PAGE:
Alexandre Herchcovitch – Tokyo Store, Japan

Alexandre Herchcovitch Japan, Shibuya-ku Shop, Tokyo Store, Photo, Design, Image

Alexandre Herchcovitch Tokyo : Shibuya-ku Store

Retail Development in Tokyo, Japan – design by Studio Arthur Casas

31 Jul 2009

Alexandre Herchcovitch

Shibuya-ku, Tokyo, Japan

Design: Studio Arthur Casas, Architects

Photographs : Eusike Fukumochi

Alexandre Herchcovitch Tokyo Alexandre Herchcovitch Store Tokyo Alexandre Herchcovitch Tokyo Store Alexandre Herchcovitch Tokyo Shop

English text (scroll down for Portuguese):

The space it not only on the ground floor.

There is also the exhibitions floor and storage space at the mezzanine.

The perimeter of the façade is 18 linear meters and 6,5 meters high,
wrapping the four sides of the building.

The construction work was finished in two months.

The store is a box that when it is closed, brings up curiosity. It doesn’t show completely its interior even when it is opened.

The façade is made of formica covered with prints that are updated every season following the graphics of the current collection.

Inside, the strength is on the hanger installations, where acrylic finish fluorescent bulbs and tiles turn into products support.

I think that the Japanese are more curious and exclusivist than Americans and Brazilians. In Brazil the stores have to have a powerful front display window to show the merchandise, that is not important i Japan.

The store was built as per our first proposed layout. Alexandre just wanted to make sure that his store would have enough hangers and shelves to expose whatever he woud like.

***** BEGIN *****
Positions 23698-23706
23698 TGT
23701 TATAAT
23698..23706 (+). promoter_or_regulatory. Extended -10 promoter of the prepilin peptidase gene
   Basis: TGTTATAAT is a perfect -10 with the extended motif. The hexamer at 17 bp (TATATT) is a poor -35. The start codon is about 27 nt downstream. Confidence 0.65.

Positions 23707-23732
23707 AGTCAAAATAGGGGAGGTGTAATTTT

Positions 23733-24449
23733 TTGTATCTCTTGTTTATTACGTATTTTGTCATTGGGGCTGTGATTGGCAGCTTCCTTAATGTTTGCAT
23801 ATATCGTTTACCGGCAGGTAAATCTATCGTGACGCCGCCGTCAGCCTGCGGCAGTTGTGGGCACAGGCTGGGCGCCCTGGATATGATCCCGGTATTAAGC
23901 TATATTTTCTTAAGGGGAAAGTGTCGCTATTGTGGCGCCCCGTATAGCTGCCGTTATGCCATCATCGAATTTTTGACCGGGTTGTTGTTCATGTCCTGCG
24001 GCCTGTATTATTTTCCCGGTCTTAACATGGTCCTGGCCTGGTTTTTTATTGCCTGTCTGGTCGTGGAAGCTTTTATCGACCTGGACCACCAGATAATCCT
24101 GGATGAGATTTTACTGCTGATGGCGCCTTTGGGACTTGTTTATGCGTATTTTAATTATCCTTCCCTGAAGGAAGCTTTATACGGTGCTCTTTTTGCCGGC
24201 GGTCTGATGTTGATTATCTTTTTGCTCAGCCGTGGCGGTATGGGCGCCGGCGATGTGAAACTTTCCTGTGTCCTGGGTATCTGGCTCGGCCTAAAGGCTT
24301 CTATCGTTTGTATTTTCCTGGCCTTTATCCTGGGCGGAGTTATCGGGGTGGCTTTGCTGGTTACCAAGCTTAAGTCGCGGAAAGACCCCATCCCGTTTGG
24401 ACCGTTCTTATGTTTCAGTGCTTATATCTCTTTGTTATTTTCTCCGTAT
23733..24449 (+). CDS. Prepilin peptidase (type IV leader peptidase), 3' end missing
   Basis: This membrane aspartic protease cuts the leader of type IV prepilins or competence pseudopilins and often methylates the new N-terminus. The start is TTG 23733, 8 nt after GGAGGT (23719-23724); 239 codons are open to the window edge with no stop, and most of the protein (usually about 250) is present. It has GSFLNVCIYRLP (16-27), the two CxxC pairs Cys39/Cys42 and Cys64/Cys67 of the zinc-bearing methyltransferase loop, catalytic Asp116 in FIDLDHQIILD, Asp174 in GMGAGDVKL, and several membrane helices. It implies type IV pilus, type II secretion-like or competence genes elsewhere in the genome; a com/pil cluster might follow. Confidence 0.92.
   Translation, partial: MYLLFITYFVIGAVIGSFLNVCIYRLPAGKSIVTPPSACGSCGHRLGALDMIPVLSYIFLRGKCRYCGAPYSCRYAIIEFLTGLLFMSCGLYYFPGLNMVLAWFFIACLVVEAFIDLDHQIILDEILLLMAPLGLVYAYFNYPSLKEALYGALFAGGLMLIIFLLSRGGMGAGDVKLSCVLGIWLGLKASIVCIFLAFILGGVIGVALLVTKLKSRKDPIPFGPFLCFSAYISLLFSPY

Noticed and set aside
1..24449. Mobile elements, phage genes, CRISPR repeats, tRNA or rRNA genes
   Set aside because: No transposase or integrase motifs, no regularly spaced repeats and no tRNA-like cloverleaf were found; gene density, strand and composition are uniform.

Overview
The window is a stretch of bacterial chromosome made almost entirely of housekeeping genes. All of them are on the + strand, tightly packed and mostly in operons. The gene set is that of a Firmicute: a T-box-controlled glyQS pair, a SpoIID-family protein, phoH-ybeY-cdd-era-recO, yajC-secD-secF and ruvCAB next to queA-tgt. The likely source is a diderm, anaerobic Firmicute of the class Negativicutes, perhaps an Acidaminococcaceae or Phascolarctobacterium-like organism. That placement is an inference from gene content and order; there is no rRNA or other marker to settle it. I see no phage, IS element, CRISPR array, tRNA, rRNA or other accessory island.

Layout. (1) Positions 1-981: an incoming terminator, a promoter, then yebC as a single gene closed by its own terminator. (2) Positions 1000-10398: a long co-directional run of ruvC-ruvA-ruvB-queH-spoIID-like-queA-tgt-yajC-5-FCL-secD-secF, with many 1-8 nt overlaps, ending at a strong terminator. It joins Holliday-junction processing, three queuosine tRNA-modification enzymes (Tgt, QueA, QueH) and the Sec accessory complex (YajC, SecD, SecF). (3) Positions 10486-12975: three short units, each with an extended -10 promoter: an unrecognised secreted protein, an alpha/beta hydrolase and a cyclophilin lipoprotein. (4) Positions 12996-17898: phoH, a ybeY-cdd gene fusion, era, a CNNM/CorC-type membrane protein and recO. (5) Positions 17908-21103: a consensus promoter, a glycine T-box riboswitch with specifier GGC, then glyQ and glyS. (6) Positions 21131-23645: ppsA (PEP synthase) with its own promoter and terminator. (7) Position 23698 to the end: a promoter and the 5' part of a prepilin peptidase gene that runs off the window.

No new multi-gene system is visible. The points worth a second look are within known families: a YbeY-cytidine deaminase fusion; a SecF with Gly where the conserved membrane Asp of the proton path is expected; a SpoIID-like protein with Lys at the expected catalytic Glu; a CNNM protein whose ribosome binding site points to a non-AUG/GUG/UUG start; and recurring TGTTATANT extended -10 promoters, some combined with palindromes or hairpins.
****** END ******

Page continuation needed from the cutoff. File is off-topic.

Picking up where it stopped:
Alexandre Herchcovitch Japan Alexandre Herchcovitch Tokyo Alexandre Herchcovitch Tokyo Alexandre Herchcovitch Tokyo

Alexandre Herchcovitch Tokyo – Building Information

Basement Area: 315..93 sqft
1st Floor Area: 315..93 sqft
Mezzanine Area: 131.43 sqft

1. What was your inspiration/concept for the facade of the building?
Why does it look the way it does? Was this a ground-up project or did
you just completely renovate the building?
There was a building not too old (arround 20 years old) probably built to be a commercial space. As there was no charm on this building, I decided to “cover” it with a structure of formica, which works as a support to the stamps and this stamps supposed to be replaced every new collection.

2. How do the interiors relate to the facade, and vice-versa, or are
they unrelated? If they’re unrelated, why?
The space, especially on the american standards, it’s very small . Alexandre Herchcovitch’s clothes are very rich in details, and that’s where the attention should be focused, not on the architecture. I opted for neutral materials but with some humor such as the tiles, when it opens they work as a support for the accessories. The big stone underground, as it had been found during the excavation, and the clothes hangers made by fluorescent light covered with acrylic.

3. How does the architecture relate to the fashion design of Mr.
Herchcovitch, if it does?